Depending on your objective, you should match the tire and wheel widths. The tire width is often more than the wheel width when off-roading. When running low psi off-road, this prevents the tire from de-beading off the wheel and increases sidewall bulging to protect your wheel from rocks. For instance, a tire with a size of 35X12.50-20 is commonly mounted on a wheel that is 9.0″ wide, making the tire’s width 12.5″ and the wheel significantly narrower than the tread’s width. The basic rule of thumb for sports cars is to align the wheel width with the tread width in inches. For instance, the tread width of a tire with the size 285/35-19 is 9.9. For that tire, a 10.0″ wheel width would be optimal. The tread width, along with the minimum and maximum rim width range, may be found on the tire manufacturer’s websites under the specs.
Does tire width for ATVs matter?
Considering buying new tires for your ATV or simply curious what a wider tire would change? Well, you’re where you need to be.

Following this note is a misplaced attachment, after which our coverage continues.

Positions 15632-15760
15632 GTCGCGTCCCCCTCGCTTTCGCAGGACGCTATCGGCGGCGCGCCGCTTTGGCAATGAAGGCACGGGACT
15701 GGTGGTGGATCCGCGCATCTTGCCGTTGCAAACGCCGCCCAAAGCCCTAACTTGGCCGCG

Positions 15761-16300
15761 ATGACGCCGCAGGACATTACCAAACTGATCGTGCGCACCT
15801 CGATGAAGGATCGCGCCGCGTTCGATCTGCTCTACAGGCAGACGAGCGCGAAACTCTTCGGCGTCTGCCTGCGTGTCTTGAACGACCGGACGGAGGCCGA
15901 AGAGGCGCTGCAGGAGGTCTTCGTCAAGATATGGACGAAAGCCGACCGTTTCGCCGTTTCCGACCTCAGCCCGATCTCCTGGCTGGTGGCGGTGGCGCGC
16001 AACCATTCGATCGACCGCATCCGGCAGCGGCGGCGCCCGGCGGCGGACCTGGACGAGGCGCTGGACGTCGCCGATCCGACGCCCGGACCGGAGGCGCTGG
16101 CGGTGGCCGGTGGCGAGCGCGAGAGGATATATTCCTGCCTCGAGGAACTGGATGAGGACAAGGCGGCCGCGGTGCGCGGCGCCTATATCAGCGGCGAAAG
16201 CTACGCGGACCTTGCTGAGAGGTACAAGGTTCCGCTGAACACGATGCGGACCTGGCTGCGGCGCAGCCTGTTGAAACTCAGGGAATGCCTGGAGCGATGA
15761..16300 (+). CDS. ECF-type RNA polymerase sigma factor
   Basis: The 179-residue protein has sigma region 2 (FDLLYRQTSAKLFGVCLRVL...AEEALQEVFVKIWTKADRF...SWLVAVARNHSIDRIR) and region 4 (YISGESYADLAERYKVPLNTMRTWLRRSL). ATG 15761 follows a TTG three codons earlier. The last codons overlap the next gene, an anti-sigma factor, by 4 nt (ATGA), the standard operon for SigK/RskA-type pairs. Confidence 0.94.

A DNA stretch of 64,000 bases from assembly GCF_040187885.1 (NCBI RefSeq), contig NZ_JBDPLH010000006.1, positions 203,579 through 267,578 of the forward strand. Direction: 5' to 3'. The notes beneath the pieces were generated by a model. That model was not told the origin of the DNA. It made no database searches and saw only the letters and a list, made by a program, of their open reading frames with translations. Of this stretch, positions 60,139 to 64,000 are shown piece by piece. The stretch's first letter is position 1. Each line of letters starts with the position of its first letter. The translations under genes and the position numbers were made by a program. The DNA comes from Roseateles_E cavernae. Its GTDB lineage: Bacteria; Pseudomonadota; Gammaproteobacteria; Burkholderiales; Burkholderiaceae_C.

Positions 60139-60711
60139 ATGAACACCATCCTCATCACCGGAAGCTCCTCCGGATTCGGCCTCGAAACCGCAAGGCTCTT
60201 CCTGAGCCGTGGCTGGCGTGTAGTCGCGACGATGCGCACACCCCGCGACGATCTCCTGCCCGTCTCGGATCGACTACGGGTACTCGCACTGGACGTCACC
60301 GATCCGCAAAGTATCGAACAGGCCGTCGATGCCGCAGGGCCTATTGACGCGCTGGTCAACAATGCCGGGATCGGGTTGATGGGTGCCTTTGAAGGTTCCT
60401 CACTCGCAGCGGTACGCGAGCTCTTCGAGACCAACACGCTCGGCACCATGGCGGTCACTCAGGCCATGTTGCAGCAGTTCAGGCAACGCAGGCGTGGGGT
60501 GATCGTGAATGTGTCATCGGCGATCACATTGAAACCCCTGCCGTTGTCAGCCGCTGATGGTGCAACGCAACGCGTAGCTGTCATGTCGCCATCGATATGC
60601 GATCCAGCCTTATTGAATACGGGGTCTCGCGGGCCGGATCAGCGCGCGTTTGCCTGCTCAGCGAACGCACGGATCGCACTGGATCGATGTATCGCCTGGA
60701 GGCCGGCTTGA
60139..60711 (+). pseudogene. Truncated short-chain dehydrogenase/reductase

Speed, handling, and component wear will all be impacted by the tire width of an ATV. ATVs can typically handle tires that are one size larger than stock tires. A size difference of two or more may result in harm and safety issues.
It should be noted that the majority of ATV manufacturers do not advise utilizing tires of any size other than those that are factory-installed. Therefore, installing larger tires could void your warranty; consult your owner’s manual before installing bigger boots.
Are wheels made by Honda and Yamaha interchangeable?
Finally, the main event! We recently learnt about various bolt patterns and how to correctly measure them. Now that we have that settled, let’s address the question in the title: Do Yamaha and Honda Use the Same Bolt Pattern? The quick response is yes, they do. Most Yamaha ATVs and Honda vehicles follow the well-liked 4/110 pattern. So go ahead and evaluate the pattern of your ride.
It’s a match made in heaven if it is a 4/110 and goes with the wheels you wish to purchase! However, I want to emphasize one more that not all Hondas and Yamahas use the 4/110 pattern. This is particularly true for some earlier models, from a time when both brands experimented heavily with wheels, lugs, studs, and everything in between. However, you won’t often need to worry about any of that.
This is crucial: if there is a beautiful wheel out there that is reasonably priced but does not fit the hub on your Yamaha ATV, there is a fix. It’s referred to as an adaptor ring, and after you attach it to the hub, the pattern changes to fit that wheel.